Monday, 19 May 2014

Background briefing: Federation White Paper, Regional Governance

This paper provides background on regional government issues for the Australian debate about its federal structure.                              
It was prepared for the  Australian Institute of Risk Management  (a non-political non-profit policy body).

Enlighten festival Canberra 2014 - images thrown onto walls of the old Commonwealth Parliament

Australia - High Levels of Urbanization

The Australian Federation is characterized by a small number of states, each dominated by a single very large urban conglomeration.  In particular, the state of New South Wales is highly urbanized along the coast and in the area around Sydney.

In an Australian Productivity Commission Roundtable on sustainable population held at old Parliament House in 2011, Graeme Hugo from the University of Adelaide broadened the debate from a consideration of how many people could live in the country to where those people should live and addressed the question "Is decentralisation the answer?".  The question was prompted by the unique patterns of population in Australia.
Hugo said:
"Australia also has one of the most spatially concentrated populations of any nation. This pattern of concentration has a number of dimensions (Hugo 2003):

  • 87 per cent live in urban areas. 
  • 64 per cent live in capital cities. 
  • 81 per cent live within 50 kilometres of the coast.  
  • 0.8 per cent live in the 70.5 per cent of the land area of the continent with a population density of less than 0.1 people per square kilometre. 
  • 76 per cent live in the 0.33 per cent of the land area within 100 people or more per square kilometre."

In answer to the question of decentralisation, Hugo said:
"The answer is that we don’t know. However, a policy of regional development based on a sound understanding of the economic and environmental potential of regional areas may be one of the ways Australia can move towards a more sustainable future."

While the basic population patterns have not changed for some time, there is reason to suggest that high levels of urbanisation is continuing.

The Foundation for Regional Development Limited undertakes analysis of population growth in regional NSW.   The most recent report tracks a decline in the population in many regional communities.  This report gained some media attention in the Sydney Morning Herald (Sunday 18 May 2014 p30) where the Foundation chief executive stated that growth in Western Sydney was putting more money into that area, money that would “normally have gone to the regions”.

What are Australian Governments doing to address the issue?

In 2002 at the 11th Biennial Conference of the Australian Population Association in Sydney, Paul Collits, Manager Regional Policy NSW Department of State and Regional Development summarized the governance issues in play in a useful paper Australian Regional Policy and Its Critics.  Little has changed since the paper, which remains a significant contribution to understanding the political processes involved.

Collits said:
"Policy development and policy change are complex processes with multiple dimensions and explanations. In Australia, with its three tiered system of government, short term  6 electoral cycles, spatially differentiated electorates, vigorous political debates, varying geography and widely (and increasingly) divergent regional issues, it is not surprising that regional policy would be subject to shifts in emphasis, changing levels of resources, and the comings and goings of intellectual fashions. Regional policy is also, of course, hostage to many other areas of policy which inevitably have varying and often unforeseen impacts on regions."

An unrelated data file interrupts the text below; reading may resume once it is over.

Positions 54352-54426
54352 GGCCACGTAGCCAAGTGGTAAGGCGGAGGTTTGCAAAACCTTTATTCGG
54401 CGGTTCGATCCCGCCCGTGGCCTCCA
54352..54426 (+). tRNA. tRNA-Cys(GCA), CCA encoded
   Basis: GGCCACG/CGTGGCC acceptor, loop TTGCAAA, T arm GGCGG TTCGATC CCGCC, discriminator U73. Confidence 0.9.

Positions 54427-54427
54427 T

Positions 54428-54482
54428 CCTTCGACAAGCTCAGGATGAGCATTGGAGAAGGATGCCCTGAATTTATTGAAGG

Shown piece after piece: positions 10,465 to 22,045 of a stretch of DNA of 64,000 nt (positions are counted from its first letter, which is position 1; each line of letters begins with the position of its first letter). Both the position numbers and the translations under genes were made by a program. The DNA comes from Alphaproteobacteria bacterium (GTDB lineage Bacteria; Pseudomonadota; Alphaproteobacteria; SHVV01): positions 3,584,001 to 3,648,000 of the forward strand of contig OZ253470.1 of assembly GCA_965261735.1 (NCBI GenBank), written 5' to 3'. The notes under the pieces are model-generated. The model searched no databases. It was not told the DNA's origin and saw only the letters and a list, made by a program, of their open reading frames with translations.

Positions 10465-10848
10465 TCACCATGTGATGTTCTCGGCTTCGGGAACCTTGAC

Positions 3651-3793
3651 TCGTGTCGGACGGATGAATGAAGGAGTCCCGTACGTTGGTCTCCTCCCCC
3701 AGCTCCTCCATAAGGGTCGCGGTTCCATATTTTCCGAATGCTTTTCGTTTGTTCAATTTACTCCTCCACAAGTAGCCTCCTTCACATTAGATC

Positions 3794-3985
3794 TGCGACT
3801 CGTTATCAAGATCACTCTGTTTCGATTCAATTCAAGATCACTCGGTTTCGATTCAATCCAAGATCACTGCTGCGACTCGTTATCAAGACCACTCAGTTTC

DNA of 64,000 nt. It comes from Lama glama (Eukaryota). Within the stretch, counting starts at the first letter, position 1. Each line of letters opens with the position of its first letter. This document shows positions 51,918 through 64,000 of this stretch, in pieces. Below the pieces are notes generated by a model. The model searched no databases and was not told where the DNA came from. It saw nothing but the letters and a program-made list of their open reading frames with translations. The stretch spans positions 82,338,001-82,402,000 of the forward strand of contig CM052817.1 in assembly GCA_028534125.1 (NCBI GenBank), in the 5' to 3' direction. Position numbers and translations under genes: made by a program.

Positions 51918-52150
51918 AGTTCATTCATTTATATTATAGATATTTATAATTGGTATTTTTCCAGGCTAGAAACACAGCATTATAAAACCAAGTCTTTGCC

The scope and impact of regional policy has varied from time to time.  In the mid 1970's the NSW Government made a concerted effort to create new regional cities, purchasing and managing large areas around a number of targeted rural centers to prevent land speculation.  When this program stalled, subsequent Governments moved to different measures including the movement of state infrastructure and employees to some regional centers.  Today the measures include an incentive for city dwellers to buy a home in the bush ($7,000).  This particular measure is not well known - reportedly only assisting 3,466 homeowners at a cost of $24 million.

Collits identified the cyclical nature of this change:
"...there have been two processes occurring in Australian regional policy. The first is essentially a political process. Interest in regional policy has waxed and waned over time, especially in Canberra. Generally, Coalition governments have tended (1949, 1976, 1996) to view regional policy as the proper preserve of the States, and have wound back inherited regional programs. On the other hand, in the States, the process has been more evenly evolutionary and bipartisan, though, on occasions, there have been more dramatic overturnings (Greiner in 1989)."

Throughout, the political and financial imbalance that arises as between urban and regional areas has been a constant source of concern.  Since early in the history of federation there have been proposals to split New South Wales into smaller governing units.  In 1953, 21 NSW councils held an unofficial referendum on the issue and gained overwhelming support for the creation of a new state.  The Northern Separation Movement (more recently called the New England New State movement) eventually forced a referendum on the creation of a new state in New England area – which was narrowly defeated in 1967 (reportedly after moves to include large urban areas in the electoral area to maximise the possibility of defeat).

Commission of Audit - 2014

Political discontent with the fair distribution of political and economic power within the states has gradually seen the Commonwealth government move to providing direct funding to regional areas.  This trend has been challenged by the Commission of Audit which has re-emphasised the separation of powers between the Commonwealth and State Governments.

The Commission said:

“Governments should also operate at their natural levels. Policy oversight for national issues should go to the Commonwealth with responsibility for regional and local issues predominantly going to State and Territory governments.
Under the principle of sovereignty, as far as practicable, each level of government should be sovereign in its own sphere.”

In addition, the Commission recommended the removal of a number of Commonwealth programs which it thought did not meet this delimitation.  The removal of these programs, with no concomitant guarantee by states to maintain funding in like areas may create additional interest in re-examining the existing political structure of states.

The follow extracts are from the Commission of Audit

Relocation Support
Support now exists to assist young long-term unemployed people to move. Based on existing policies, relocation assistance of $6,000 is available if an unemployed person moves to a regional area to take up a job or $3,000 if they move to a metropolitan area. A Job Commitment Bonus of $2,500, and up to $4,000, is available for people who, having found a job, remain off welfare for a sustained period of time.